God, how we hated the "Japs." No one born after World War II can really understand the wave of hatred and revulsion that swept over the nation after the attack on Pearl Harbor. They had seemed like such an innocuous people on the pages of National Geographic. Kimonos and cherry blossoms. Who knew? Few Americans had even seen a real Japanese person.
Thousands of young men went off to fight and die against an enemy of whose culture they knew next to nothing. Most Japanese understood little more about Americans. Ignorance makes it much easier to hate.
The central characters in Gerald Green's new novel, "East and West," find it difficult to hate. They know just a little too much. And in the end, the knowledge they do possess makes it possible for love to survive and even flourish.
Green's tale relives World War II through the eyes of a Japanese family. At the outset, the Tambas live in traditional middle-class circumstances in Tokyo. The parents are frozen in time. It's the children who represent the rapidly modernizing Japan of 1941, each probing new worlds in their own way.
Four separate voices narrate: Masao, the eldest son and an Army officer closely allied with the militarist faction, is already a national hero for his exploits in the Japanese invasion of China. Kenji, (called "Master Cold Rice" because he is always second in line to Masao, his older brother) is a scholar who has studied in the United States and returns to complete his graduate work at UCLA. Yuriko, the daughter, is pretty and headstrong, rebellious against the customs that dictate her marriage to an unloving, and unlovable, naval officer. Julie Varnum falls in love with Kenji at UCLA and marries him against the wishes of her Quaker family. After Pearl Harbor, she follows him to the Manzanar detention camp and then, when he is deported, to Tokyo.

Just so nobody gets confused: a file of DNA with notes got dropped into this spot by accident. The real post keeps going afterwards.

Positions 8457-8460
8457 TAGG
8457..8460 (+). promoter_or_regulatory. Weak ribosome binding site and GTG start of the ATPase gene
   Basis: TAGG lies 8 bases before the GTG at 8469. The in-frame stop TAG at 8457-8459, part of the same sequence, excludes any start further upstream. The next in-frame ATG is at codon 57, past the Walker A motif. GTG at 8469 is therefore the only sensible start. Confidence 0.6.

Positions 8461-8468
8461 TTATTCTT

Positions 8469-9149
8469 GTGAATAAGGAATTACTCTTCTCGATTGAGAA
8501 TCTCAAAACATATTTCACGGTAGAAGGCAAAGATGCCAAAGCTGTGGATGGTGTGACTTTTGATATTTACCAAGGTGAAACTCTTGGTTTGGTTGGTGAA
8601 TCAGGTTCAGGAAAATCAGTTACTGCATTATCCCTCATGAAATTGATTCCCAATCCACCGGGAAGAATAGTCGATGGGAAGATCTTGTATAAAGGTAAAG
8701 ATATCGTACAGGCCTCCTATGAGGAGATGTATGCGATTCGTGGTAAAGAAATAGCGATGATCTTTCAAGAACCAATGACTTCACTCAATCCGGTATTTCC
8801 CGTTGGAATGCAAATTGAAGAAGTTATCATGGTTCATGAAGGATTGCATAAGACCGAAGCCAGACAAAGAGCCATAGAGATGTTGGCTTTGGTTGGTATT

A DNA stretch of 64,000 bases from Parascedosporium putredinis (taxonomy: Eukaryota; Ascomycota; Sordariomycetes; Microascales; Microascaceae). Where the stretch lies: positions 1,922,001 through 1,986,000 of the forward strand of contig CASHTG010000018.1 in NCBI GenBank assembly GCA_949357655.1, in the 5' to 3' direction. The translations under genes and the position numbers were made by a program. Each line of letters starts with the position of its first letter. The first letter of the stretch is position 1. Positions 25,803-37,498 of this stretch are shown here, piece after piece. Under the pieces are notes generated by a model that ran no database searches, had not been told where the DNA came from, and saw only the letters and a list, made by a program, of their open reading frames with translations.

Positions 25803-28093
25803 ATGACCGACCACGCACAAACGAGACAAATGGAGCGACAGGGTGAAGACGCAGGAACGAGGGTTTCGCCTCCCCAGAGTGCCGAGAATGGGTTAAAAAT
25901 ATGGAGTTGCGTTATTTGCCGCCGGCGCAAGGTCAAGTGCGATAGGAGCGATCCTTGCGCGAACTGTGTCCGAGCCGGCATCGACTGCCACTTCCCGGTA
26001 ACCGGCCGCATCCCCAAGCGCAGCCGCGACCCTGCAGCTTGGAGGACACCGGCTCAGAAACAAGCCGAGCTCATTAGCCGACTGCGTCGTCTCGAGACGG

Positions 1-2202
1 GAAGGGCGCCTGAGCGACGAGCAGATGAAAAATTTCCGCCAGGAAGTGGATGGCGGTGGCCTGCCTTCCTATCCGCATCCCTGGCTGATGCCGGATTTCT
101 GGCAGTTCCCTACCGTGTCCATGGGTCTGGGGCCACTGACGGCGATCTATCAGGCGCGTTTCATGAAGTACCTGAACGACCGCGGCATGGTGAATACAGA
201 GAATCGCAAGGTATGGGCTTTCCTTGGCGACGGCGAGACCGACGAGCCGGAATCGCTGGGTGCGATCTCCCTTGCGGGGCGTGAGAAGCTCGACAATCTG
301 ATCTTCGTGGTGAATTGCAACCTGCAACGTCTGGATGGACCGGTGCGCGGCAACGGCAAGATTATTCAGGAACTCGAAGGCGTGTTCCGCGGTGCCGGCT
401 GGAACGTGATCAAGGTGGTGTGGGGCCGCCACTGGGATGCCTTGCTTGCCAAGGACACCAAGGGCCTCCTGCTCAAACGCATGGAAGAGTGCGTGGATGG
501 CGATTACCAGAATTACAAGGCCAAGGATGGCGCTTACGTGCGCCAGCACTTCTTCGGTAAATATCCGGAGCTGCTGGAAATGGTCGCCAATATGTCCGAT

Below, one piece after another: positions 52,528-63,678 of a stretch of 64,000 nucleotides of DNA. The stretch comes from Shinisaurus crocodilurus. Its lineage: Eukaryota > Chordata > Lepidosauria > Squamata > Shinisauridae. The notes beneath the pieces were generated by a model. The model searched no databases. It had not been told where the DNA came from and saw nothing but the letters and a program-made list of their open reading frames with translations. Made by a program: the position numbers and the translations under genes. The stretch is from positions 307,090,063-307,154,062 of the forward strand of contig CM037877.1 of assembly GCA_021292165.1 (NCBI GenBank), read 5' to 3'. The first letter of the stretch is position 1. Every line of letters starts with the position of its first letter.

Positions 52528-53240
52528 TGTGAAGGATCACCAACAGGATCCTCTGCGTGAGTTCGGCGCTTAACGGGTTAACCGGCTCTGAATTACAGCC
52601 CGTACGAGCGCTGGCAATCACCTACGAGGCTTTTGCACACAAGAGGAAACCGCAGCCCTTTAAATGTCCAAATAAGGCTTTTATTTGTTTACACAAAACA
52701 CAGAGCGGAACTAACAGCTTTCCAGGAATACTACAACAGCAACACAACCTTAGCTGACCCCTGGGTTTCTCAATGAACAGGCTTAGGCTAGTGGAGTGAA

The war presses in on their entwined lives, and each suffers the horrors of it: Masao as a soldier going to defeat, Kenji playing a dangerous role as a peacenik, Yuriko struggling to break free from suffocating tradition, and Julie fighting to survive and keep love alive in an alien and oppressive culture.
Along the way, however, Green's four-track narration begins to wear thin. The voices tend to lose their individuality, and we become aware of the wizard busily pulling strings behind the curtain. Lest we miss the point, Julie Tamba finally says, "In a way, I thought, the House of Tamba was a miniature of what had happened to all of Japan." Indeed.
But Green is a fine storyteller, and his skill carries the reader over the thin spots. The descriptions of the American firebombing of Tokyo make the A-bomb attacks on Hiroshima and Nagasaki seem anticlimactic.
If this story has the cinematic feel of a television movie script, it should be no surprise. This is miniseries stuff. Green adapted two of his earlier novels, "The Last Angry Man," and "Holocaust," for the small screen, and perhaps he's learned to save a step or two in that inevitable process. It's certainly no reason not to read the novel. If you don't, after all, how will you ever know which you liked better--the book or the movie?